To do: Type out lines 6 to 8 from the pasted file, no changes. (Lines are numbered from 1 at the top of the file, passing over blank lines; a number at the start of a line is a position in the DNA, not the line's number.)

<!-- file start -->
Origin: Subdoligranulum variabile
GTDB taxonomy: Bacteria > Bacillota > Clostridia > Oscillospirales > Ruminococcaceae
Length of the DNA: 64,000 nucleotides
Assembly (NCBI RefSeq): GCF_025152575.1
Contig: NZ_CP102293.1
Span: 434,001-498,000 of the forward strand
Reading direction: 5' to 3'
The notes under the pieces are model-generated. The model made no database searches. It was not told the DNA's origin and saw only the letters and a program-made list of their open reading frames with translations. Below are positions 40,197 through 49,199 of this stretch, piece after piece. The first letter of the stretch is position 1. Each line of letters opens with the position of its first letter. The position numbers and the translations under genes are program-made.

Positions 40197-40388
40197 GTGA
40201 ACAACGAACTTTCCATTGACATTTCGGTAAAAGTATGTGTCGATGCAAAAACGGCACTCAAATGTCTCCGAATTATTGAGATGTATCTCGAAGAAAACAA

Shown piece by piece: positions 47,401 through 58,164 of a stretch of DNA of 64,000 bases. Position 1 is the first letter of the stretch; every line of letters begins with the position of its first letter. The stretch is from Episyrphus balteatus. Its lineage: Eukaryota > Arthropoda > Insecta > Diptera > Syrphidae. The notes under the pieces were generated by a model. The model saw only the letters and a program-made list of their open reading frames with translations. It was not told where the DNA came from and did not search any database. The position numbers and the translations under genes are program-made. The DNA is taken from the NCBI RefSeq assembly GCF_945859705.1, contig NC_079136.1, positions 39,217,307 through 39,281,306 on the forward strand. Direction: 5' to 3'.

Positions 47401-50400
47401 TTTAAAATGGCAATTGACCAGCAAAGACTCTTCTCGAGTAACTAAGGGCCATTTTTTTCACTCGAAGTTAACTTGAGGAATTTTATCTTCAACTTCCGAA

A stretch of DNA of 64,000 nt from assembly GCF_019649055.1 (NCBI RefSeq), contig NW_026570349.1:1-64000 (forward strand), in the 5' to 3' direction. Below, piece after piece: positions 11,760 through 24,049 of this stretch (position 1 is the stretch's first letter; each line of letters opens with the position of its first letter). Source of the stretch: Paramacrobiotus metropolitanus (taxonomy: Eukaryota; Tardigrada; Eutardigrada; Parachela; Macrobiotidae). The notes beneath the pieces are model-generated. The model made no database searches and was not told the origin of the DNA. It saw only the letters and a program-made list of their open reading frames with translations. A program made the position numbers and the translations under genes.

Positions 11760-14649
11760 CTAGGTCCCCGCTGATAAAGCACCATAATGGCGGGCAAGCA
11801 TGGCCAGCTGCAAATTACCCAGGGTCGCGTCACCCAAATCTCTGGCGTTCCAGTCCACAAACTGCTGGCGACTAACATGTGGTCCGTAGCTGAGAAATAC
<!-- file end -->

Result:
Span: 434,001-498,000 of the forward strand
Reading direction: 5' to 3'
The notes under the pieces are model-generated. The model made no database searches. It was not told the DNA's origin and saw only the letters and a program-made list of their open reading frames with translations. Below are positions 40,197 through 49,199 of this stretch, piece after piece. The first letter of the stretch is position 1. Each line of letters opens with the position of its first letter. The position numbers and the translations under genes are program-made.